Multi-Attribute Strategy and Performance Architectures in R&D

The Case of The Balanced Scorecard

by Athar Osama

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This dissertation is about the alignment of strategic planning, performance measurement, and incentives systems within research and development (R&D) organizations. Specifically, it is an investigation into the appropriate use of one class of multi-attribute strategy and performance architectures, the Balanced Scorecard, that has become a popular performance measurement and management framework. However, the Balanced Scorecard has not been as well received within research and development settings as elsewhere. This study takes a step back and asks the questions: Are R&D organizations different? Do the underlying assumptions that make the Balanced Scorecard work hold true for research and development organizations? Do R&D organizations that use the Balanced Scorecard realize performance “breakthroughs” that are often associated with the framework? How might one modify or adapt the Balanced Scorecard framework before applying it to an R&D setting?

Table of Contents

  • Chapter One

    Performance Measurement in R&D: Background & Problem Definition

  • Chapter Two

    Introduction to Performance Measurement in R&D: A Review of Relevant Literature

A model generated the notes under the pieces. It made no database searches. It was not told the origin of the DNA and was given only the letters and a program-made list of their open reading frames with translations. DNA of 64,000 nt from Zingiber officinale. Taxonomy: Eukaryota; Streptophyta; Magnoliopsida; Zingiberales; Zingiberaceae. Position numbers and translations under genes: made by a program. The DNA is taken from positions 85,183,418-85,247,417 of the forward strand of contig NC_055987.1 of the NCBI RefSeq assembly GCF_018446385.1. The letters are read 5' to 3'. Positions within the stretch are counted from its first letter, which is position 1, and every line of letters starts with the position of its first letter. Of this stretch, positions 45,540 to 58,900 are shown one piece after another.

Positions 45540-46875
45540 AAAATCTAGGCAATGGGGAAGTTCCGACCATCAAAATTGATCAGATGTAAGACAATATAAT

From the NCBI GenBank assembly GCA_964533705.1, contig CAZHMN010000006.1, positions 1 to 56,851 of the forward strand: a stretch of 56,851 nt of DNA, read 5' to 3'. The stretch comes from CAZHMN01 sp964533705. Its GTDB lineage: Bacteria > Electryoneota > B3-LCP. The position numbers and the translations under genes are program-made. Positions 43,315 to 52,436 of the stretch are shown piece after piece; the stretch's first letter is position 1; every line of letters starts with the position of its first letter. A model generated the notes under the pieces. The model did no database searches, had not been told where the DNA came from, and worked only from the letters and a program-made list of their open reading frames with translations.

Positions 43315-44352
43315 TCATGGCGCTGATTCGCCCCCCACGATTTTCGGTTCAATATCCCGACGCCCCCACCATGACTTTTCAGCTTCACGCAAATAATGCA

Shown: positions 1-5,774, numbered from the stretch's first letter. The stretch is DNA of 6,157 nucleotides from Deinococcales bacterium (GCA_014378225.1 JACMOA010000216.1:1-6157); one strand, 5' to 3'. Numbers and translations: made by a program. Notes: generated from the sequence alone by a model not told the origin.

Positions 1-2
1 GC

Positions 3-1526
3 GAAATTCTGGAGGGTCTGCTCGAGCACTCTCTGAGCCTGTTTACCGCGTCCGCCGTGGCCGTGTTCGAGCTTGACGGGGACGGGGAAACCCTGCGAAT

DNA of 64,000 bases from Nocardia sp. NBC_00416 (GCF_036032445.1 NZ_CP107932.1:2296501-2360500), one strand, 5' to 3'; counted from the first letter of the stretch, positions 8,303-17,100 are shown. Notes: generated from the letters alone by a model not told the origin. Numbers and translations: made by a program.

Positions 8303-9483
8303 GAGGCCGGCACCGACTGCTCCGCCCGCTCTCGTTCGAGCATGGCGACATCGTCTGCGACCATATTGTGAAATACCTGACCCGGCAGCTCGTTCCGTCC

• Chapter Three

    The R&D Balanced Scorecard: Establishing a Reference Model

  • Chapter Four

    The Research Questions and Methodology

  • Chapter Five

    Developing a Sense of the Universe: Lessons from a Survey of R&D Performers

  • Chapter Six

    Strategy-Performance-Incentives (SPI) Systems in Practice: Lessons from Individual Case Studies

  • Chapter Seven

    Understanding Strategy-Performance-Incentives (SPI) Systems: A Cross Case Comparison

  • Chapter Eight

    Conclusions & Recommendations

  • Appendix A

    The Survey Questionnaire & Cover Letter

  • Appendix B

    Informed Consent Form

  • Appendix C

    Some Relevant Statistical Tables

Research conducted by

This document was submitted as a dissertation in March, 2006 in partial fulfillment of the requirements of the doctoral degree in public policy analysis at the Pardee RAND Graduate School. The faculty committee that supervised and approved the dissertation consisted of Steven W. Popper (Chair), Bruce J. Held, Richard J. Hillestad, and Parry M. Norling.

This report is part of the RAND Corporation dissertation series. Pardee RAND dissertations are produced by graduate fellows of the Pardee RAND Graduate School, the world's leading producer of Ph.D.'s in policy analysis. The dissertations are supervised, reviewed, and approved by a Pardee RAND faculty committee overseeing each dissertation.

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